Become a "Shomer" (Overnight Guardian)
at a Jewish Funeral Home
By Eric Hammer
This is definitely one of the more unusual ways of making
money, but it's actually quite easy for an Orthodox Jew to do
the job. In essence, this job involves being a kind of overnight
guardian at a Jewish funeral home. Mind you, the job doesn't
involve being a security guard - you're not going to let people
into the funeral home at night. This job is more like an honor
guard kind of a job.
The job is one that must be done by an Orthodox Jew (or at
least a Jewish person who is willing to wear a skullcap and have
the appearance of being Orthodox). However, for the work, you
basically sleep in a funeral home for the evening and get paid
a nice amount of money for your trouble. You are expected to
recite psalms for a portion of the time and occasionally, you'll
be asked to attend the funeral the next day, though often you
simply spend the evening at a Jewish funeral home and go home
the next day.
The reason for this job is that it is considered to be appropriate
to have a kind of honor guard to watch over the deceased until
they are buried. This means that Orthodox Jewish funeral homes
are regularly in need of people willing to sit quietly in the
funeral home. You will not need to touch the body and you will
generally not need to do anything other than retain solemn respect
for the deceased.
How Much Can You Make?
Work of this kind typically pays anywhere from around $50
per shift to as much as $100 per shift. A shift is usually considered
to be 8 hours long or any part thereof.
Ways to Make More | Related Opportunities
Keep in mind that you'll need to dress appropriately for a
funeral home. This means wearing a suit and tie when going. You'll
also be sleeping there, which means that you will often be stuck
sleeping on a bench since there are no beds to sleep on in most
Jewish funeral homes.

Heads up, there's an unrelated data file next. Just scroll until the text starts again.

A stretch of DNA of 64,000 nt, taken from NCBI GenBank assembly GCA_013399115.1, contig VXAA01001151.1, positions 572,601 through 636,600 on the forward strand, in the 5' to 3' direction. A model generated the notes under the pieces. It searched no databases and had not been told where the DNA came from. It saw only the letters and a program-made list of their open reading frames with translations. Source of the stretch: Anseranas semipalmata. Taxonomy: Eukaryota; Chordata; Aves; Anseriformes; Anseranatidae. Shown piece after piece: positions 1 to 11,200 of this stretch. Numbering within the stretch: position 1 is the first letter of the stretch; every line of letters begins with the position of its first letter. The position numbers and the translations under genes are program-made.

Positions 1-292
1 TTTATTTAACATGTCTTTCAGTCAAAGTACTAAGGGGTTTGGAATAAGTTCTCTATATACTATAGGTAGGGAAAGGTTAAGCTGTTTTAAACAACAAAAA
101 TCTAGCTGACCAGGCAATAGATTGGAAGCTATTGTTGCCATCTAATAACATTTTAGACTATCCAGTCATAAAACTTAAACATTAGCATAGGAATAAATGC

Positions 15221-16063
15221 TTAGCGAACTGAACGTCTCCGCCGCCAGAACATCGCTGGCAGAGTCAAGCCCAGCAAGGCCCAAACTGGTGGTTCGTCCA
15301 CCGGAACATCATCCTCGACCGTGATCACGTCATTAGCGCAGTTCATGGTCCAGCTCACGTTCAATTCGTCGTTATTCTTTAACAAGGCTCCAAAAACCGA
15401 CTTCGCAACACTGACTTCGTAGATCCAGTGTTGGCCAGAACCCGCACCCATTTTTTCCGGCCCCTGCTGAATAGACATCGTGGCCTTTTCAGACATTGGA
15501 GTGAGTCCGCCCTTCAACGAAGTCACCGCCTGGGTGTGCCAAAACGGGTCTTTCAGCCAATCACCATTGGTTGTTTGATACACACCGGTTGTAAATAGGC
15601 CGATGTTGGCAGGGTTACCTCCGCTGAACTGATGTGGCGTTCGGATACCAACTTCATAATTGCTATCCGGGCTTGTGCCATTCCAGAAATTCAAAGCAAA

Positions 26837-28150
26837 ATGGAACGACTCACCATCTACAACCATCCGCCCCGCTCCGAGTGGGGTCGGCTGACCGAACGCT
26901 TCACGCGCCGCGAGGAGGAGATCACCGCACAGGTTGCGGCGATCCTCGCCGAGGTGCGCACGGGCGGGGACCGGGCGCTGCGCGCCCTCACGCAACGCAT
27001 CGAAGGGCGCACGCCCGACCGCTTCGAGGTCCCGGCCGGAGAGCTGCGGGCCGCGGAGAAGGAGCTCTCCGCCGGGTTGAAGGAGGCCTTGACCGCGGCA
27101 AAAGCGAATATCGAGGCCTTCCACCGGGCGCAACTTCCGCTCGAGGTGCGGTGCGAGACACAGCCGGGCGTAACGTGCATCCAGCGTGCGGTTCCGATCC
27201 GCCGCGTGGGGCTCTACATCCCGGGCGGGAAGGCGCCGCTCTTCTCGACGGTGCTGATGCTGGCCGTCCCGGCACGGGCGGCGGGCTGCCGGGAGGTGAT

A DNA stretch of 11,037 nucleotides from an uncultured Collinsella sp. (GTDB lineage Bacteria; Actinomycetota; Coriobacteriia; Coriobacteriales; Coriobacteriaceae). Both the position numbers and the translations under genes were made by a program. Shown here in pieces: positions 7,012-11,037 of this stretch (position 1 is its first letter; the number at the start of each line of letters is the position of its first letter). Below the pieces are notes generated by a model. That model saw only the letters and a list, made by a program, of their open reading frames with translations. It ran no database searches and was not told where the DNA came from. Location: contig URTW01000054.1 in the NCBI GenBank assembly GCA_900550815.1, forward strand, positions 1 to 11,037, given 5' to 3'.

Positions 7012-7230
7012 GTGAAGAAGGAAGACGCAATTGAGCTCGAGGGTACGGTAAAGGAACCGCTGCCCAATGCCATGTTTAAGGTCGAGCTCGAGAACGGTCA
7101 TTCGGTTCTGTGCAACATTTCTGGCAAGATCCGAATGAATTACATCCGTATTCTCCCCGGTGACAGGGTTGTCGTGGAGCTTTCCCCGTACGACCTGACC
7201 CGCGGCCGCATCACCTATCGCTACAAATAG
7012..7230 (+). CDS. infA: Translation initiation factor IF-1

It is possible to make additional money if you are willing
to help the funeral director with removals - this entails helping
to wrap the body in sheets while it is removed to the hearse
before being transported to the funeral home. You may also be
able to earn extra money if the family requests that someone
is available to recite psalms the entire evening - typically,
two people are hired for such a job and a third shift is added,
which is split between the two people. Finally, agreeing to attend
the funeral the next day is another way to earn extra money.
It is however important to own a car since you need to be
able to get any Jewish funeral home that the local Hebrew Burial
Society may send you to. Those who don't have such access will
find their opportunities to be much more limited. Finally, keep
in mind that while you generally don't touch the bodies of the
deceased, you will be working in a Jewish funeral home and as
such, you need to be comfortable with that kind of experience
and with being around dead bodies overnight.
Qualifications / Requirements
The main requirement for this job is that you need to be Orthodox
Jewish and able to recite psalms. You also must be comfortable
behaving and dressing respectfully when working in the funeral
Start by contacting your local Hebrew burial society and or
your local Jewish funeral home. Ask about work as a "shomer"
and tell them that you are prepared to work on short notice (this
is important for this kind of job.
Check out these helpful resources to learn more about how
to become a "shomer" in a Jewish funeral home:
Star of David Chapels: Jewish Burial Customs
- A basic guide to burial and the use of a Jewish funeral home,
including a brief description of the job of a "shomer."
Directors of America - This site has a database to find Jewish
funeral homes in your area.